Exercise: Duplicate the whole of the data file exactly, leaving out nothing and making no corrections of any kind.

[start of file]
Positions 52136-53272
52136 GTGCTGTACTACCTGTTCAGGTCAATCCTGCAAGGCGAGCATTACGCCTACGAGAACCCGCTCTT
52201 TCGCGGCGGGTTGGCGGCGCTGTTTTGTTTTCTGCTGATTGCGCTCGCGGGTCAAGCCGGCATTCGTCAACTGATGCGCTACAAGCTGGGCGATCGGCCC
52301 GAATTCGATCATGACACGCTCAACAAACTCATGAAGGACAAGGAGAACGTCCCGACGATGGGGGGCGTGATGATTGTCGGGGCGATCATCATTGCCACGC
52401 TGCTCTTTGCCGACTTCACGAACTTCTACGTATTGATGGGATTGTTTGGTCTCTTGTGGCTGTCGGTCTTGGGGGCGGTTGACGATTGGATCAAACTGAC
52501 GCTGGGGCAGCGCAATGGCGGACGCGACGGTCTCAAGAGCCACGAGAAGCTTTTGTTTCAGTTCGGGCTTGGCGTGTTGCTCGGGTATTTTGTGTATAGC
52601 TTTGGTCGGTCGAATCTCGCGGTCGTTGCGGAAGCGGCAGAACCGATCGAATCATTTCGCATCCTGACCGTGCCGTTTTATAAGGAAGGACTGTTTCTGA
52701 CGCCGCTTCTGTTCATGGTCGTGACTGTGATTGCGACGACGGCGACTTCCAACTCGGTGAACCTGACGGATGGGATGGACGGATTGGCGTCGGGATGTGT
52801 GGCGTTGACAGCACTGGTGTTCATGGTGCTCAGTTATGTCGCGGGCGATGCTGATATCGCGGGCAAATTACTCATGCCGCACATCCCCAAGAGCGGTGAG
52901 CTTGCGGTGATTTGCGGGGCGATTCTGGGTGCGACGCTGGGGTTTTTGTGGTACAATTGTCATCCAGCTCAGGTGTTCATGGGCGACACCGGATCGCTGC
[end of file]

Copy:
Positions 52136-53272
52136 GTGCTGTACTACCTGTTCAGGTCAATCCTGCAAGGCGAGCATTACGCCTACGAGAACCCGCTCTT
52201 TCGCGGCGGGTTGGCGGCGCTGTTTTGTTTTCTGCTGATTGCGCTCGCGGGTCAAGCCGGCATTCGTCAACTGATGCGCTACAAGCTGGGCGATCGGCCC
52301 GAATTCGATCATGACACGCTCAACAAACTCATGAAGGACAAGGAGAACGTCCCGACGATGGGGGGCGTGATGATTGTCGGGGCGATCATCATTGCCACGC
52401 TGCTCTTTGCCGACTTCACGAACTTCTACGTATTGATGGGATTGTTTGGTCTCTTGTGGCTGTCGGTCTTGGGGGCGGTTGACGATTGGATCAAACTGAC
52501 GCTGGGGCAGCGCAATGGCGGACGCGACGGTCTCAAGAGCCACGAGAAGCTTTTGTTTCAGTTCGGGCTTGGCGTGTTGCTCGGGTATTTTGTGTATAGC
52601 TTTGGTCGGTCGAATCTCGCGGTCGTTGCGGAAGCGGCAGAACCGATCGAATCATTTCGCATCCTGACCGTGCCGTTTTATAAGGAAGGACTGTTTCTGA
52701 CGCCGCTTCTGTTCATGGTCGTGACTGTGATTGCGACGACGGCGACTTCCAACTCGGTGAACCTGACGGATGGGATGGACGGATTGGCGTCGGGATGTGT
52801 GGCGTTGACAGCACTGGTGTTCATGGTGCTCAGTTATGTCGCGGGCGATGCTGATATCGCGGGCAAATTACTCATGCCGCACATCCCCAAGAGCGGTGAG
52901 CTTGCGGTGATTTGCGGGGCGATTCTGGGTGCGACGCTGGGGTTTTTGTGGTACAATTGTCATCCAGCTCAGGTGTTCATGGGCGACACCGGATCGCTGC